6 Easy Steps to Redirect from Subdomains to URLs using Amazon’s Route 53 and S3

6 Easy Steps to Redirect from Subdomains to URLs using Amazon’s Route 53 and S3

Recently I created a Calendly to call my own. If you don’t know what it is, it’s ok. I didn’t either. My own summary is: It’s a service, which is free for personal use, that integrates to your personal/work calendar, like Outlook or G Apps, and exposes an easy-to-use portal where people can request some time with you, based on your own availability and rules, such as “I don’t want meetings longer than 30 minutes and also don’t book on Fridays – because everybody knows this is beer day”.  

It generates a https://calendly.com/USERNAME URL for the user, which is fine, but I wanted to make it more personal. I wanted to use my own domain. Since I already manage my raphabot.com domain over AWS Route 53, I knew it would be as simple as creating a CNAME entry to redirect to the right place. Or so I thought. 


Despite CNAME not being something exclusive to Route 53, let me share their description for it: 

A CNAME record can redirect DNS queries to any DNS record. For example, you can create a CNAME record that redirects queries from acme.example.com to zenith.example.com or to acme.example.org. You don’t need to use Route 53 as the DNS service for the domain that you’re redirecting queries to. 

The bold part was my own personal touch to highlight how CNAME works. It can easily redirect, but to other DNS records only! So subdomain.raphabot.com can redirect to calendly.com, but it cannot redirect to calendly.com/USERNAME. Oh no! I really don’t want to write HTML and JS code just to redirect users from one place to the other… 

S3 Web Hosting 

There is hope, though. While I was checking S3’s documentation for “Hosting a static website”, I realized there was a field for “Configuring a webpage redirect”! According to the documentation, “If your Amazon S3 bucket is configured for website hosting, you can configure a webpage redirect”. Even more specifically to my problem, it says that it can “redirect requests for an object to another object or URL”! Even more interestingly, there are powerful custom rules that can be used, so I was positive I could reach my goal of using a subdomain to redirect a specific URL. Let’s go step by step and see if it works as expected in the end.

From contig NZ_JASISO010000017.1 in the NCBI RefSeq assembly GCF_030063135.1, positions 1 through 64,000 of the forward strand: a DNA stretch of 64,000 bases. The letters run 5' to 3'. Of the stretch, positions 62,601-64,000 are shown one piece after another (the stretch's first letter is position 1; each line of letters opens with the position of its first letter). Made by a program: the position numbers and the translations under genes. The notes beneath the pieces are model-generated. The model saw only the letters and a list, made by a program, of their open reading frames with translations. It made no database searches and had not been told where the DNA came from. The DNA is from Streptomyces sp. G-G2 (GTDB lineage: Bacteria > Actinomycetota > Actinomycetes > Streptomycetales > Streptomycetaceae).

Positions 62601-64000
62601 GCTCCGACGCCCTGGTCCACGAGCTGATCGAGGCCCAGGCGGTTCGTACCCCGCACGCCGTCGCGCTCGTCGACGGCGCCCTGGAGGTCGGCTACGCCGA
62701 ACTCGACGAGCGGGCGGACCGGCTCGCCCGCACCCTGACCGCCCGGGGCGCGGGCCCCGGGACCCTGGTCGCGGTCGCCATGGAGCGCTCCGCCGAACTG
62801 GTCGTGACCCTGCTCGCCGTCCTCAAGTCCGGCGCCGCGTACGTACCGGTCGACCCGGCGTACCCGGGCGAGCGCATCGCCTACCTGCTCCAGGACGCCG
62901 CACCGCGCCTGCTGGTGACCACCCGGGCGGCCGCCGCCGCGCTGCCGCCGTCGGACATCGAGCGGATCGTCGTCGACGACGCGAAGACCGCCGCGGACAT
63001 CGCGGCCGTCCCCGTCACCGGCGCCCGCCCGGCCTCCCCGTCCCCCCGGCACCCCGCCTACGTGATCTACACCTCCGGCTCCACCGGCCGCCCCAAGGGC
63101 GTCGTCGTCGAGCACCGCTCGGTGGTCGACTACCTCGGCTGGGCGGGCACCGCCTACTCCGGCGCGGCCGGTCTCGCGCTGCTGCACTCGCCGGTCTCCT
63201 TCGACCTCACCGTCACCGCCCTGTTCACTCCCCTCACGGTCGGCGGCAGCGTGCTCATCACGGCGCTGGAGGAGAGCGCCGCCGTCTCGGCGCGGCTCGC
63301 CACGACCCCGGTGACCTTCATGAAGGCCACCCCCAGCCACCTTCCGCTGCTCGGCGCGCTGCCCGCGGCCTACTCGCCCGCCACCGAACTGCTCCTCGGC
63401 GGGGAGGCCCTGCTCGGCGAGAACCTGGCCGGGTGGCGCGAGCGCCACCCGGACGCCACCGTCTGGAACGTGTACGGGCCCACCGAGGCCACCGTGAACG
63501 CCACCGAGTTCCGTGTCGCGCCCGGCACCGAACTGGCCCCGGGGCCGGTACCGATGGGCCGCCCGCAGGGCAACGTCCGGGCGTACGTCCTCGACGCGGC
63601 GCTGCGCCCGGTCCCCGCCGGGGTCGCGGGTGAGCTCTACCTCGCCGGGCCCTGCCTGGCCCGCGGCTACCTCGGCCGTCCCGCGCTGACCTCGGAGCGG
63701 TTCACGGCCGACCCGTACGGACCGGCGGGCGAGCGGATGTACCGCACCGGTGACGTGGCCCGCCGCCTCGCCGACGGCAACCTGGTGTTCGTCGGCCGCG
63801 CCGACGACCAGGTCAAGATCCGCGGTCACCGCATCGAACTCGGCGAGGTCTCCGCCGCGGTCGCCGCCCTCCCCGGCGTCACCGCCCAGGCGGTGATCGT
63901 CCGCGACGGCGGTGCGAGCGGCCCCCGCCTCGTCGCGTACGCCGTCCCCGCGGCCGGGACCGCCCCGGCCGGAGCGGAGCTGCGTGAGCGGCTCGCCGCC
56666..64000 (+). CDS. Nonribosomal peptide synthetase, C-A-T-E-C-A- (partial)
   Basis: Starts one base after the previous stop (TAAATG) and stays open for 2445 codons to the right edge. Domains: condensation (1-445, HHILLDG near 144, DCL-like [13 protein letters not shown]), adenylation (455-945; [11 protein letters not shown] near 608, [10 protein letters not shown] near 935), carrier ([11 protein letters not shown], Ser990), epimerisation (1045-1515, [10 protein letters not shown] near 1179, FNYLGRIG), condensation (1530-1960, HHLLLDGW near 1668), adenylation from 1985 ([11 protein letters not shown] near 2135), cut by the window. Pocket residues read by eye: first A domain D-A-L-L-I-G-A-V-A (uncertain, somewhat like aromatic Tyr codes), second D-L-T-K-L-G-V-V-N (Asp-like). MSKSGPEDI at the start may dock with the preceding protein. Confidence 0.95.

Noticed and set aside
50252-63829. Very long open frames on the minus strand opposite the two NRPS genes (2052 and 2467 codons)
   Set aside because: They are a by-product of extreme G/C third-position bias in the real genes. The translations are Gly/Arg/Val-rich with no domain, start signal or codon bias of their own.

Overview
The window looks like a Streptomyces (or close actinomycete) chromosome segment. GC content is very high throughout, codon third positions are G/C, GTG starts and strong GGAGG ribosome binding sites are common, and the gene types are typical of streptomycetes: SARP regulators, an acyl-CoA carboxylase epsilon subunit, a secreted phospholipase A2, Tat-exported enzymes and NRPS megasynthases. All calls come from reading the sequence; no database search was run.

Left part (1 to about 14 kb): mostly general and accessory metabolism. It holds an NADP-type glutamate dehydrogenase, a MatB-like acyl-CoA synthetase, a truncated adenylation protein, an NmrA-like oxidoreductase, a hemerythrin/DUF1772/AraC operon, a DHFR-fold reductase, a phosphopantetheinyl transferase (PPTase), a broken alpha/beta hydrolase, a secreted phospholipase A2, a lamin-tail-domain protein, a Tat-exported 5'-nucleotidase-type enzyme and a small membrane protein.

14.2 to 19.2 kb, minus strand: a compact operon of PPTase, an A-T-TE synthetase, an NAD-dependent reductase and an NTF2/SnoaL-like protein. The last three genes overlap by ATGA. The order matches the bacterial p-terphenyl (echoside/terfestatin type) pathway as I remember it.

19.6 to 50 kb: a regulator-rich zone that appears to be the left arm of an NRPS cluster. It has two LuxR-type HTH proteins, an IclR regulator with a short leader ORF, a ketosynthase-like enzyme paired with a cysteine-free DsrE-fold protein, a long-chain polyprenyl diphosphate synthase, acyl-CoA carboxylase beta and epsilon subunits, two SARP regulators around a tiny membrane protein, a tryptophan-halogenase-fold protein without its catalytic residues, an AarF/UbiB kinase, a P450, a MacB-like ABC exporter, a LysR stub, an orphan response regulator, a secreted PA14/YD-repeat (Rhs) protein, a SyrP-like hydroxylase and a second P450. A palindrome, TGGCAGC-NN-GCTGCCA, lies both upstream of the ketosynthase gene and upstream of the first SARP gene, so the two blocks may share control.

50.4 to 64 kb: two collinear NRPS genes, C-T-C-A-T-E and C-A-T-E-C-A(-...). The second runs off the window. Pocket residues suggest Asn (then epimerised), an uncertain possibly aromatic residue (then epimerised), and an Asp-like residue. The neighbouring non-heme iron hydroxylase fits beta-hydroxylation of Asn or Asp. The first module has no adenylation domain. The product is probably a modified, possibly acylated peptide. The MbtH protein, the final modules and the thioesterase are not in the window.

Step by Step Guide 

Step 1 

First, pick your new FQDN. In my case it is “booktimewith.raphabot.com”. You now need to create a bucket with exactly this name and make sure it doesn’t block all public access.  

Create bucket

Step 2 

In your new bucket, go to the “Properties” tab and click in “Edit” for the “Static website hosting” panel. 

Static Website Hosting

Step 3 

Now, make sure to pick “Enable” and “Host a static website”. I know it seems counterintuitive when the other choice is “Redirect requests for an object”, but this option doesn’t allow redirects to URLs, only domains. For “Index document”, anything is fine, since we’ll never upload a file. Because it’s mandatory to have a value, I went with “index.html”. Now to the fun part, our redirection rule. Since we want it to always redirect, I tried to enter no Condition for redirection… and it worked! Then, the redirection rule is pretty straight forward. You can see a sample below: 

        "Redirect": { 
            "HostName": "your.domain.com",  
            "HttpRedirectCode": "301", 
            "Protocol": "https", 
            "ReplaceKeyPrefixWith": "the/path/you/need/" 

In my case, it looks like below: 

Edit static website hosting

Step 4 

Half the work is done now. Before moving on, go back to the properties tab, find the “Static website hosting” panel and copy the URL it generated for you. It should look something like http://bucket.name.s3-website-region.amazonaws.com: 

Static website hosting URL

Step 5 

Let’s move to Route 53. Here, I’ll assume you already have a domain registered and a Hosted Zone for it. So, pick your domain in your Hosted Zone list and click in the “Create record” button. 

Create record

Step 6 

For “Record name”, enter your subdomain and for “Record type”, make sure to pick CNAME. Now, for “Value”, it’s time to paste the valued you copied in the earlier step. However, we need to remove the protocol part. Click in “Create records”. Sample below: 

Quick Create Record

All set

That’s it! Try to access your new record and see the results. If it doesn’t work right away, wait a few moments and try again. DNS records can take a while to propagate. It’s always DNS fault, not this guide’s. 😉 

Let’s chat

If you want to book some time with me to discuss Skycrafters, cloud, career, or anything in between, make sure to head to http://booktimewith.raphabot.com and set some time in my calendar! 

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